“The Scandal of Redemption: When God Liberates the Poor, Saves Sinners and Heals Nations”
by Oscar Romero.
Plough Publishing House (Walden, New York, 2018).
139 pp., $8.
“Oscar Romero’s Theological Vision: Liberation and the Transformation of the Poor”
by Edgardo Colon-Emeric.
University of Notre Dame Press (Notre Dame, Indiana, 2018).
418 pp., $39.
The canonization last October of St. Oscar Romero renewed attention, after almost 40 years, on the Salvadoran archbishop who may well be Latin America’s first martyr to Catholic social teachings. The 62-year-old churchman was assassinated March 24, 1980, by a pro-government hitman while celebrating Mass in the chapel of a small hospital where he lived.
St. Oscar Romero, a humble and peaceful man, had used his platform as a bishop and later archbishop of San Salvador, El Salvador, to identify with the nation’s majority poor and denounce the authoritarian, repressive policies of the military government, including the killings of priests and church workers.
His murder was a question of when, not if. He had anticipated it and it came as a shock but no surprise to his national and international followers. He did more than press the government to respect human rights and improve living conditions for the majority poor. He asked soldiers to disobey orders that violated the rights of citizens. As the most important church figure in a predominantly Catholic country, his voice carried weight.
The saint’s activities came at a complex, nuanced and critical time in Salvadoran history. The country was in a civil war with Marxist rebels fighting the military, making it easy for the government to brand critics as communist subversives or stooges. Adding to this, other Salvadoran bishops did not support him. Internationally, the Cold War was in full blast and the United States was actively encouraging military governments in Latin America as needed bulwarks against the region’s infiltration by the Soviet Union or its fellow travelers.
Interestingly, Archbishop Romero was declared a saint by Pope Francis who as Jesuit Father Jorge Bergoglio lived under a military government in his native Argentina at the same time. During a 2015 beatification ceremony, the pope declared the future saint a martyr killed in hatred of the faith.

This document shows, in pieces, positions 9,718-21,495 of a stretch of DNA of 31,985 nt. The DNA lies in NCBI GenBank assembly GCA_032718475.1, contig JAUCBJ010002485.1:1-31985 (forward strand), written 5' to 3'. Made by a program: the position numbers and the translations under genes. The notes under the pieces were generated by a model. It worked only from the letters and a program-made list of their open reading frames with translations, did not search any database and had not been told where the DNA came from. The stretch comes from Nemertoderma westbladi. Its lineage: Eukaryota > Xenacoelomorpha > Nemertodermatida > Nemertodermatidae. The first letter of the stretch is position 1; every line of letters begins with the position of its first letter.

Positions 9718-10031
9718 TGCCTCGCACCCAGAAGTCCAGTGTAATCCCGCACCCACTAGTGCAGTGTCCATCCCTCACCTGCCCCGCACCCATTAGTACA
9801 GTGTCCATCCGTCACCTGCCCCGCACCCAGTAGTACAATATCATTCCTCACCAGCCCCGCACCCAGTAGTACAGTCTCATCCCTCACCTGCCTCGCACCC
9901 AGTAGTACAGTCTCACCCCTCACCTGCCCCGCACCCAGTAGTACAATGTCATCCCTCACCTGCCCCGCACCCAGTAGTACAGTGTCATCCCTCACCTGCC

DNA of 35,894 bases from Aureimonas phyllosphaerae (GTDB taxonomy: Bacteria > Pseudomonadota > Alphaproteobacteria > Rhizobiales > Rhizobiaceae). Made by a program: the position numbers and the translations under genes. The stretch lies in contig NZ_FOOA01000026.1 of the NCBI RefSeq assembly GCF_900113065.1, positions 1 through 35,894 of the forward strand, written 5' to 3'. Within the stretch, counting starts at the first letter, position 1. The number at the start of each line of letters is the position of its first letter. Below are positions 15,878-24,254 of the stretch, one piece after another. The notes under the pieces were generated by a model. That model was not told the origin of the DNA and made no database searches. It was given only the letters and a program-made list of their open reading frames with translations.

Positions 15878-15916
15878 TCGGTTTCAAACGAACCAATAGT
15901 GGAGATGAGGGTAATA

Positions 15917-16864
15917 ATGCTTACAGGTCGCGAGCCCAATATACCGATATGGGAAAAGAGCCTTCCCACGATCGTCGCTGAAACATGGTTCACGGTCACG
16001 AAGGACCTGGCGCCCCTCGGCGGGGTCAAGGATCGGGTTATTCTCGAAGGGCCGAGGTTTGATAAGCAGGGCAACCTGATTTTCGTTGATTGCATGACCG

These two books present the martyred saint to a new generation, taking different approaches. “The Scandal of Redemption” is direct testimony, excerpting from his sermons, talks, documents and diaries the key passages that explained his spiritual and temporal messages in troubled times. “Oscar Romero’s Theological Vision” is academic, dissecting the saint’s words to understand how his thoughts fit into the broader context of Catholic theology.
The former is the better book. It lets the saint speak for himself. His was an applied theology. He started with the Bible and interpreted what that meant to contemporary Salvadorans. For support he leaned on the church’s rich theological history, from the church fathers of early centuries to contemporary liberation theologians.
St. Oscar was not a liberation theologian but used much of its terminology to express the need for a spiritual liberation from sin and a temporal liberation from unjust human structures keeping in bondage soul and body.
His sermons state that the spiritual and temporal are intertwined. A key principle was that situations of sin also exist in unjust social, political and economic structures. Another was that the church’s earthly role was to help people to be more rather than to have more so they can positively contribute to the well-being of their neighbor and the community at large and achieve eternal salvation. The excerpts are short, suitable for arranging into daily readings.
The other book is well researched and filled with academic depth, perhaps too much to pinpoint the saint’s impact on his times. Author Edgardo Colon-Emeric, assistant professor of Christian theology at Duke University, exerts much effort fitting Archbishop Romero’s thought into 2,000 years of Christian theology. The result is tiny islands of insight surrounded by oceans of scholarly theological dissertations.
Yet the insights are pertinent as when the author notes that Archbishop Romero was declared a martyr in hatred of the faith but was ordered killed by people professing Catholicism and under a military government claiming its violent policies were needed to defend the country’s Catholic faith and culture.
As both books make clear, he was killed because of his advocacy of Catholic social justice teachings and for taking the government to harsh task for violating these.
Bono, a retired CNS staff writer, covered Latin American issues.
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